A worldwide crackdown on tax havens, from Switzerland to the Cayman Islands, will be spearheaded by British Prime Minister Gordon Brown as the world’s richest nations use the global economic downturn to close loopholes that are costing them hundreds of billions in lost revenues.
As Brown embarks on a mini-tour of EU capitals in advance of the G20 summit in London in April, the British prime minister announced on Wednesday that he was negotiating with fellow world leaders the terms of a tough regulatory system on tax and banking that will cover every country.
Speaking at his monthly press conference in London, Brown said: “We want the whole of the world to take action. That will mean action against regulatory and tax havens in parts of the world which have escaped the regulatory attention they need. The changes we make will have to apply to all jurisdictions around the world.”
The global crackdown envisaged by Brown follows the special series in the Guardian — the Tax Gap — which highlighted the ways a range of Britain’s biggest companies have employed secretive tax arrangements to reduce their liability. The UK’s Revenue & Customs estimates that the size of the tax gap, which has seen companies shift ownership of brands to offshore tax havens, could be anything between £3.7 billion (US$5.3 billion) and £13 billion.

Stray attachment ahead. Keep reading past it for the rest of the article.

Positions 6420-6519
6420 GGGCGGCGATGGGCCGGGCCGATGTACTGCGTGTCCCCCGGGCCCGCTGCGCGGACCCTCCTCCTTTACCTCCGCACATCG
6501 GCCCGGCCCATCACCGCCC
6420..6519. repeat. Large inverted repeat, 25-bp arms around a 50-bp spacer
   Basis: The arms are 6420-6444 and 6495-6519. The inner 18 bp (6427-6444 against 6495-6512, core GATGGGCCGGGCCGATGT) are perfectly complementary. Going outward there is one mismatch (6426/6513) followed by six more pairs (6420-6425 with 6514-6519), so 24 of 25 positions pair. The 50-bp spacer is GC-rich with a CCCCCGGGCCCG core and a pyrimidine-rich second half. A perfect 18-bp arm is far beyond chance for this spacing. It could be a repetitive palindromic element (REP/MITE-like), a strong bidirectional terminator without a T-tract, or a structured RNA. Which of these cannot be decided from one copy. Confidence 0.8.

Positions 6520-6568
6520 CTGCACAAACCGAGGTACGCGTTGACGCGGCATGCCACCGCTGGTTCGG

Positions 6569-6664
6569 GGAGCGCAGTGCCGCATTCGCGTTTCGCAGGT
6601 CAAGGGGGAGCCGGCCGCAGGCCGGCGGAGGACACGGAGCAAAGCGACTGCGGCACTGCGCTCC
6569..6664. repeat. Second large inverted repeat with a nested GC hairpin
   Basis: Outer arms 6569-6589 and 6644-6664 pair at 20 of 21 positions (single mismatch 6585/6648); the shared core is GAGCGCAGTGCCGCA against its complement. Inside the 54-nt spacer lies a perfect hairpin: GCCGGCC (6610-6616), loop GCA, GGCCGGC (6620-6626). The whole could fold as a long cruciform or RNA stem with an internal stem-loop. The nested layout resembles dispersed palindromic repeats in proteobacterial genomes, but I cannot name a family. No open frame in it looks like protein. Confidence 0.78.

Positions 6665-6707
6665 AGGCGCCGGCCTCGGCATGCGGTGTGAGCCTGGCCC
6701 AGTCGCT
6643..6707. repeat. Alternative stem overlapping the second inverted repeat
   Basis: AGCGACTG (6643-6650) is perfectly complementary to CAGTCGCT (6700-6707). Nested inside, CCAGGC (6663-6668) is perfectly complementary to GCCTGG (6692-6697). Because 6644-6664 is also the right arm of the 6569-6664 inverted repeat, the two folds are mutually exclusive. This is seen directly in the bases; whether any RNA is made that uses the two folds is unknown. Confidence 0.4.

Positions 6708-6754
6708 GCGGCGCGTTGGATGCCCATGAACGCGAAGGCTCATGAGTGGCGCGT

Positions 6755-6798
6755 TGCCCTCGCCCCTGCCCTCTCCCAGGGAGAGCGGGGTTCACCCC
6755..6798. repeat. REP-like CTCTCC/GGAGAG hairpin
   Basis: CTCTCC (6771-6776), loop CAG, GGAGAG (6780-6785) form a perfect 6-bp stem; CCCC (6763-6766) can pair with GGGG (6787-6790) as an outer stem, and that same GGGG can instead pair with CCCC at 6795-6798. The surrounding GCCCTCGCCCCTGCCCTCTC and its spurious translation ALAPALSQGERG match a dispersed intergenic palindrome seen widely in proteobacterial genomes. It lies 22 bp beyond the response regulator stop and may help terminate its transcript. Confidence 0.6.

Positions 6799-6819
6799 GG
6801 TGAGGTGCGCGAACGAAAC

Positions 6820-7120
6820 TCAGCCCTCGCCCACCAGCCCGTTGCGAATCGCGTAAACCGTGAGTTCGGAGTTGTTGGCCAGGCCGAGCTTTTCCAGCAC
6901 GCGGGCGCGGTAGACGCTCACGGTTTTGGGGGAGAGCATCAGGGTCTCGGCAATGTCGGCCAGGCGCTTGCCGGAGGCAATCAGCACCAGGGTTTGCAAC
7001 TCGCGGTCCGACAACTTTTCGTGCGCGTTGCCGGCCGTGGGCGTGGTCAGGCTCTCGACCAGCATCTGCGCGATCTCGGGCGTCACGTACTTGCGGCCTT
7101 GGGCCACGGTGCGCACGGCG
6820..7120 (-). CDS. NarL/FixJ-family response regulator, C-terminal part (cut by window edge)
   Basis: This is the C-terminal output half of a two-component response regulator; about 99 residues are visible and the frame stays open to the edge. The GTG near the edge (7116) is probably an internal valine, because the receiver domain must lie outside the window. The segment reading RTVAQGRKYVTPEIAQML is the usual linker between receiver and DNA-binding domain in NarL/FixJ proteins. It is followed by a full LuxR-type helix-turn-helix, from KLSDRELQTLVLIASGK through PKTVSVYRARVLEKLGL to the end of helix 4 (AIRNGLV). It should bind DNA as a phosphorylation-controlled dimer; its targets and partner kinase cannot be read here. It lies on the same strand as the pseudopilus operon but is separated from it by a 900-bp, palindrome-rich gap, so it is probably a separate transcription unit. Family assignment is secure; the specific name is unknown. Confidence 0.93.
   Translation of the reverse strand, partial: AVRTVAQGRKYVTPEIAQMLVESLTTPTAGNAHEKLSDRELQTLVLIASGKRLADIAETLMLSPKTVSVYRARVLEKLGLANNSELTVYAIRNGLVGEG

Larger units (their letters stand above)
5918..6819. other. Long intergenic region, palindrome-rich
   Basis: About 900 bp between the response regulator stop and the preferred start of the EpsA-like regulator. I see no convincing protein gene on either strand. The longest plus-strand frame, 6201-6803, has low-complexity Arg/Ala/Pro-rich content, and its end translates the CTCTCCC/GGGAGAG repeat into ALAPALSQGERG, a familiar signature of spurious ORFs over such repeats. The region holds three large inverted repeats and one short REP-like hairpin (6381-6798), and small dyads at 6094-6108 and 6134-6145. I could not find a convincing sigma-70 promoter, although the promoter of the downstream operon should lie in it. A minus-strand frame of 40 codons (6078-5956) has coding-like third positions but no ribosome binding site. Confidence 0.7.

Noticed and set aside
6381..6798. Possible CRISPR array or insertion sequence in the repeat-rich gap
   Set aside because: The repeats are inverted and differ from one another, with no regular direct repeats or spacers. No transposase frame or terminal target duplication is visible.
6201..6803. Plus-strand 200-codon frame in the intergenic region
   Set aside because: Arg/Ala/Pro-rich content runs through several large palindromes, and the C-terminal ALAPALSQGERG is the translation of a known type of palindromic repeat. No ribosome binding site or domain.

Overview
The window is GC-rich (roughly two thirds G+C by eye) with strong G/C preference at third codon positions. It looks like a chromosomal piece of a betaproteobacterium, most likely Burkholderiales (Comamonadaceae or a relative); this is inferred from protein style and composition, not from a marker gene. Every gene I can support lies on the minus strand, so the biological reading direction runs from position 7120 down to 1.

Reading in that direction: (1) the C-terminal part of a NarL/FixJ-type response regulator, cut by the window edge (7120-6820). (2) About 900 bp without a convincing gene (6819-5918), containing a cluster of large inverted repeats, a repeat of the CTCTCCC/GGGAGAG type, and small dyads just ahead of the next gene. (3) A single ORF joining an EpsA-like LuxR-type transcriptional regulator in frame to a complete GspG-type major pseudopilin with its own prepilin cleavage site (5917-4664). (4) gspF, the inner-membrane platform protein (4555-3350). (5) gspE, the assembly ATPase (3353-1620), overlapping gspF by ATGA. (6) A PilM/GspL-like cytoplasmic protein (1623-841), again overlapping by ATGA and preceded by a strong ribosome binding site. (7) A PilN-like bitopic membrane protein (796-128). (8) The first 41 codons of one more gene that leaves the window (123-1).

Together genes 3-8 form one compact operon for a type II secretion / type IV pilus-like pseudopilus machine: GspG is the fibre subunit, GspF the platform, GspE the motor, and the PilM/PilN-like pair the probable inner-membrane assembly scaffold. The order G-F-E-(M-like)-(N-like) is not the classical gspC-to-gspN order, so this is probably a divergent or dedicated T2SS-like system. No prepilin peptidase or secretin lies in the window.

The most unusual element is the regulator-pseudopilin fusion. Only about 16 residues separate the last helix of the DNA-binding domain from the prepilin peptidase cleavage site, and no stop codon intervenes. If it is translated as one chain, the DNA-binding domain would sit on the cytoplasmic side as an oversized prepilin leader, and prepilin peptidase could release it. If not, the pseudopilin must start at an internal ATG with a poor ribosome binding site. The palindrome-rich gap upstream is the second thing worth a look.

The British prime minister, who was to meet Italian Prime Minister Silvio Berlusconi yesterday in Rome before a mini-summit of the four EU leaders in the G20 in Berlin on Sunday, declined to be drawn on the specifics of his plan. But it is understood that he is taking a particular interest in Switzerland, while US President Barack Obama singled out the Cayman Islands during the US presidential election campaign.
The other members of the G7 — plus the 13 other slightly less affluent members who make up the G20 — lose similar amounts. This means that the world’s main industrialized countries could be losing in excess of £100 billion in tax revenues a year.
Brown believes that significant progress will be made at the G20 summit, which he will chair, because world leaders have recognized that the downturn provides a strong opportunity to crack down on tax havens.
“I am more confident now, having talked to world leaders, that we are in a position to take further action on this matter,” he said yesterday.
Brown’s plan will have three key elements:
The first will be clamping down on individuals who avoid tax. It is in this area that he is focusing his attention on Switzerland.
Second, efforts will focus on corporations that use tax havens. Obama made clear during the US election campaign that the Cayman Islands is used by US corporations to avoid tax.
Obama memorably said: “There’s a building in the Cayman Islands that houses supposedly 12,000 US-based corporations. That’s either the biggest building in the world or the biggest tax scam in the world and we know which one it is.”
Third will be tightening the regulation of markets. Britain believes that billions of pounds in transactions take place between banks, such as credit default swaps, with no reporting mechanism, let alone regulation.